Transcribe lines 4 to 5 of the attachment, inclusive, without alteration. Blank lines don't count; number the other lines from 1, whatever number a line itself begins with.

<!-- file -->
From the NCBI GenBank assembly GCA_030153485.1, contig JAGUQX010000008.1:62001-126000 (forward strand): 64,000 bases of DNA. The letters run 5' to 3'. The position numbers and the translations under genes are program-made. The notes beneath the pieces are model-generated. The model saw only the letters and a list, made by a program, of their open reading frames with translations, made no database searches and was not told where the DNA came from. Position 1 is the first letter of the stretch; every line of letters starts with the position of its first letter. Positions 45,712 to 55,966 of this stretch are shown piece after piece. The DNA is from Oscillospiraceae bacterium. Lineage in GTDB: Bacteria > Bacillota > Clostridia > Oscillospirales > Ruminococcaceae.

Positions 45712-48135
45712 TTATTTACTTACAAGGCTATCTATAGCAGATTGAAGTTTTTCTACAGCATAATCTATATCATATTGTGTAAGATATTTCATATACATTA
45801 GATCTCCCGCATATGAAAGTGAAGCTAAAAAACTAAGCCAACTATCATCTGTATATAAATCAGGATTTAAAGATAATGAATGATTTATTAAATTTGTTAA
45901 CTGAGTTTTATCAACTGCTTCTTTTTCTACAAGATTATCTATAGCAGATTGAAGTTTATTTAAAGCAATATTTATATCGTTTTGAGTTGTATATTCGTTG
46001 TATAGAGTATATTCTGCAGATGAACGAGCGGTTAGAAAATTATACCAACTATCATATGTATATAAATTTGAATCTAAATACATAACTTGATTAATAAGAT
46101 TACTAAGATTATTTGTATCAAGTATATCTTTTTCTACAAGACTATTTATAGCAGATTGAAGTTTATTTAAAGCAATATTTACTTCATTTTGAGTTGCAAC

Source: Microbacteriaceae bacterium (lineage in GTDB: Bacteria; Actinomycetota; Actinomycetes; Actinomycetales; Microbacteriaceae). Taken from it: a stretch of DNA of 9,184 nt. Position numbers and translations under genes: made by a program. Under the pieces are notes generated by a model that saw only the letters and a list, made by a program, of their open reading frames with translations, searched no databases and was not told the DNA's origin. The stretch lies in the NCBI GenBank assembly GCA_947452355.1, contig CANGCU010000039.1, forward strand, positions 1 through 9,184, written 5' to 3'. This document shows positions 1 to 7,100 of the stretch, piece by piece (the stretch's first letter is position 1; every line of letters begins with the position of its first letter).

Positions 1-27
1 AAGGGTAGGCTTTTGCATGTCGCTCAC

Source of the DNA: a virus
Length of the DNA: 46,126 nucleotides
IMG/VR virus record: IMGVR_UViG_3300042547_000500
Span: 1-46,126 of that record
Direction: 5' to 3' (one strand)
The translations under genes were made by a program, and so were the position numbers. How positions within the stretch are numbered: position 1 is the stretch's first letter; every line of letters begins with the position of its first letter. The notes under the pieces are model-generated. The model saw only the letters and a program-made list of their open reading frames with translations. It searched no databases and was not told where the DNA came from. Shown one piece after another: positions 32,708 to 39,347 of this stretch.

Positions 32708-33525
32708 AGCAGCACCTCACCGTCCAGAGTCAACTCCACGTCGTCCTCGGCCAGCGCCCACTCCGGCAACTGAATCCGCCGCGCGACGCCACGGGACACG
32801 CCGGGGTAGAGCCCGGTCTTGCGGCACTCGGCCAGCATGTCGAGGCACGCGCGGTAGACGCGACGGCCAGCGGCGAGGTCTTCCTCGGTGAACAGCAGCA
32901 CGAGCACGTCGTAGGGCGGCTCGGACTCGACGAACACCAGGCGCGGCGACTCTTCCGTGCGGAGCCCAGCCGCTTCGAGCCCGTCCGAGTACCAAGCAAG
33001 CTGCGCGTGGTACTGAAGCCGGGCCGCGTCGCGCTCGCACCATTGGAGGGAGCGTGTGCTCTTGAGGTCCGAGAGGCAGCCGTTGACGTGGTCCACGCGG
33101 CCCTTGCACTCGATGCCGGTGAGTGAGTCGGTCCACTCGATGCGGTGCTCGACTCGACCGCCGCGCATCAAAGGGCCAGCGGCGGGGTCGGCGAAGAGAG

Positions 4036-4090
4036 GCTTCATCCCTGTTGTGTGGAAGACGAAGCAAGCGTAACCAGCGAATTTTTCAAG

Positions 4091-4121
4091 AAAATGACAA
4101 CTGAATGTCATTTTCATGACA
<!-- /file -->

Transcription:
45801 GATCTCCCGCATATGAAAGTGAAGCTAAAAAACTAAGCCAACTATCATCTGTATATAAATCAGGATTTAAAGATAATGAATGATTTATTAAATTTGTTAA
45901 CTGAGTTTTATCAACTGCTTCTTTTTCTACAAGATTATCTATAGCAGATTGAAGTTTATTTAAAGCAATATTTATATCGTTTTGAGTTGTATATTCGTTG